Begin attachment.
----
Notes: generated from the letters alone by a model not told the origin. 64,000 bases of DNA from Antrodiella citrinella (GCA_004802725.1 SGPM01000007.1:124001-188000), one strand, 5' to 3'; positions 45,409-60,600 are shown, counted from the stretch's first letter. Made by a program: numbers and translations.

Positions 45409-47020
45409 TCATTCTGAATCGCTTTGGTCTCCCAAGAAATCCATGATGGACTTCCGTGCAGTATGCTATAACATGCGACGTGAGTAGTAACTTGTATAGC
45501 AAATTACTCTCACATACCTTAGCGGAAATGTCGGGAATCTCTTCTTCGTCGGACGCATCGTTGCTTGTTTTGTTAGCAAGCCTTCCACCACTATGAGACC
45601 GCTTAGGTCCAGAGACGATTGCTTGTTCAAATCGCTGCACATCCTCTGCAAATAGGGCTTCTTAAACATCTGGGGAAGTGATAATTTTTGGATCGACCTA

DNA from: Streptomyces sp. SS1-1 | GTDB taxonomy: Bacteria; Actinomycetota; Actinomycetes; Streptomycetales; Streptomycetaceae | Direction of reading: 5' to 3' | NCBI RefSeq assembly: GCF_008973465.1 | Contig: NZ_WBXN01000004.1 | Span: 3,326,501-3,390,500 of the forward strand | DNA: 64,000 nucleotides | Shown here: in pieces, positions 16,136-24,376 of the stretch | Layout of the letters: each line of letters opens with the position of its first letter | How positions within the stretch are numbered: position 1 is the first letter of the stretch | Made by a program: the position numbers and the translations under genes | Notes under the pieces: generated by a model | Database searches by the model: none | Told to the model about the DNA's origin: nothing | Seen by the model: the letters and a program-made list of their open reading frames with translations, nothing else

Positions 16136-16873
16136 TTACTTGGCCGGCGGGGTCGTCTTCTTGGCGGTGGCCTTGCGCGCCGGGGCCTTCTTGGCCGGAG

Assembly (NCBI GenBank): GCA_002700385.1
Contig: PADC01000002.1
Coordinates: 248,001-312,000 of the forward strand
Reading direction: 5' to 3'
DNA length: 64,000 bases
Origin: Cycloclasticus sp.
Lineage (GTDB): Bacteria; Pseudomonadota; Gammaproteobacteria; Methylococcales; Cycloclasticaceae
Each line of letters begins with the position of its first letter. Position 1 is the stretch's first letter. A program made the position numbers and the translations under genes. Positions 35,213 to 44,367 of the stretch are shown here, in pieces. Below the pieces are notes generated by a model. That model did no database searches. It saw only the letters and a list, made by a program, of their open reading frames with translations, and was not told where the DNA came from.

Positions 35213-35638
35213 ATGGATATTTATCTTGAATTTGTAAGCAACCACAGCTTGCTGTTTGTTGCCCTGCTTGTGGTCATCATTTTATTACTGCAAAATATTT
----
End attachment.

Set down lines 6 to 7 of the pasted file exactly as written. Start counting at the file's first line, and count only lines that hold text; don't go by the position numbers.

DNA from: Streptomyces sp. SS1-1 | GTDB taxonomy: Bacteria; Actinomycetota; Actinomycetes; Streptomycetales; Streptomycetaceae | Direction of reading: 5' to 3' | NCBI RefSeq assembly: GCF_008973465.1 | Contig: NZ_WBXN01000004.1 | Span: 3,326,501-3,390,500 of the forward strand | DNA: 64,000 nucleotides | Shown here: in pieces, positions 16,136-24,376 of the stretch | Layout of the letters: each line of letters opens with the position of its first letter | How positions within the stretch are numbered: position 1 is the first letter of the stretch | Made by a program: the position numbers and the translations under genes | Notes under the pieces: generated by a model | Database searches by the model: none | Told to the model about the DNA's origin: nothing | Seen by the model: the letters and a program-made list of their open reading frames with translations, nothing else

Positions 16136-16873